After relocating from California to Lake Tahoe on the Nevada side, they found that having no jobs meant more free time than ever before. Enter Sushi, the custom-designed, oversized goldfish that is often seen swimming through the sky wherever the Griggs find themselves. With puckered lips and a three-story-tall tail, this hot air balloon is impossible to miss.

“We decided we wanted to travel and we knew that buying a special shaped balloon would pretty much get us into just about any balloon event we wanted,” said Katie, “so we used it as an excuse to wander. In the summertime, we’d be gone three to four months traveling from event, to event to event. They actually pay you to attend these balloon functions if you’re a special shape.”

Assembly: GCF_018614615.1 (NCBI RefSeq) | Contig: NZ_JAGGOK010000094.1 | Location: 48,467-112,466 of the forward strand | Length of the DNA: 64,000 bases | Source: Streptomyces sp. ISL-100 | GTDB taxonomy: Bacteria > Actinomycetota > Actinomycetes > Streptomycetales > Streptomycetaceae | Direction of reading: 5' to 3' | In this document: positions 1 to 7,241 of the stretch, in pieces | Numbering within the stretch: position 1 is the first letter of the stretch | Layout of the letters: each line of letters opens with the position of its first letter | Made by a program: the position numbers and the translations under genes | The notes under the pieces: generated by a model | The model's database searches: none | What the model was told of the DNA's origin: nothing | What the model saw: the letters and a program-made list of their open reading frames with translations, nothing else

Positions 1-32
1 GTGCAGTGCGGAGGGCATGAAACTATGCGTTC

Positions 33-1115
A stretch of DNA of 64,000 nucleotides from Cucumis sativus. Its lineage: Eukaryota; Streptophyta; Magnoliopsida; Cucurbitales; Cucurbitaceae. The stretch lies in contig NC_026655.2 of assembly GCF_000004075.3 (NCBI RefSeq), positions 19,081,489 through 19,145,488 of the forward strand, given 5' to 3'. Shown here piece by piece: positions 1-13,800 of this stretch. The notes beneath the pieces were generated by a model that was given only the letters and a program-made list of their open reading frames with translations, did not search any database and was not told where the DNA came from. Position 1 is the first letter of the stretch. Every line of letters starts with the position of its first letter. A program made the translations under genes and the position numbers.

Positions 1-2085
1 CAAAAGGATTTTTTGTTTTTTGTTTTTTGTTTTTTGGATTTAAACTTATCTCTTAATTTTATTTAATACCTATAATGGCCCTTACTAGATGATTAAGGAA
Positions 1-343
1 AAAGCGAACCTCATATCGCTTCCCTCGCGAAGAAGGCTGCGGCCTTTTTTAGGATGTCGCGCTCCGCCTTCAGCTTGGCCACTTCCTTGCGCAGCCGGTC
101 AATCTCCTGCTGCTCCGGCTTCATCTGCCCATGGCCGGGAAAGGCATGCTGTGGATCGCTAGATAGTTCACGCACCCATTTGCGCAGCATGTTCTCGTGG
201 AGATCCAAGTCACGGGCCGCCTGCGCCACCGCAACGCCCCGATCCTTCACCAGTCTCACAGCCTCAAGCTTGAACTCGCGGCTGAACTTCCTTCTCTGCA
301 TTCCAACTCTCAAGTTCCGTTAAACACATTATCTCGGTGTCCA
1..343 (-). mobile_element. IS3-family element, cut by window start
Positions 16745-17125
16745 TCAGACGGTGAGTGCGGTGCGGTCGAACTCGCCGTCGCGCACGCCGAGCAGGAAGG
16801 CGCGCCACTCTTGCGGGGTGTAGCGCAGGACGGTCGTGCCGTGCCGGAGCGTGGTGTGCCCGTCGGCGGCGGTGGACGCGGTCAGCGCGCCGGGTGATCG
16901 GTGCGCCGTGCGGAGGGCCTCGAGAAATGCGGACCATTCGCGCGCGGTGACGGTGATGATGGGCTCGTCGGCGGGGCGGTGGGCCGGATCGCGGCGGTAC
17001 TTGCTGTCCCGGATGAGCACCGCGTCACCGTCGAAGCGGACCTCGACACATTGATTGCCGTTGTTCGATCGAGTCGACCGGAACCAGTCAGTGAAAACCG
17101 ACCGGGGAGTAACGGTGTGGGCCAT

The couple traveled extensively with the fish-shaped balloon for approximately six years, attending a NASCAR race or visiting Niagara Falls or the Grand Old Opry during off weeks. “We just had a ball,” said Katie. 



“Our motorhome isn’t just a place to live when we’re traveling. It is a mode of exploration and experience,” explained Alice Nelson.

Meet Gary and Alice Nelson. The same sense of adventure that had this fascinating couple following an identical flight plan as Amelia Earhart, as well as spending quality time in Arctic waters, now has them reveling in cross country dry-camping adventures.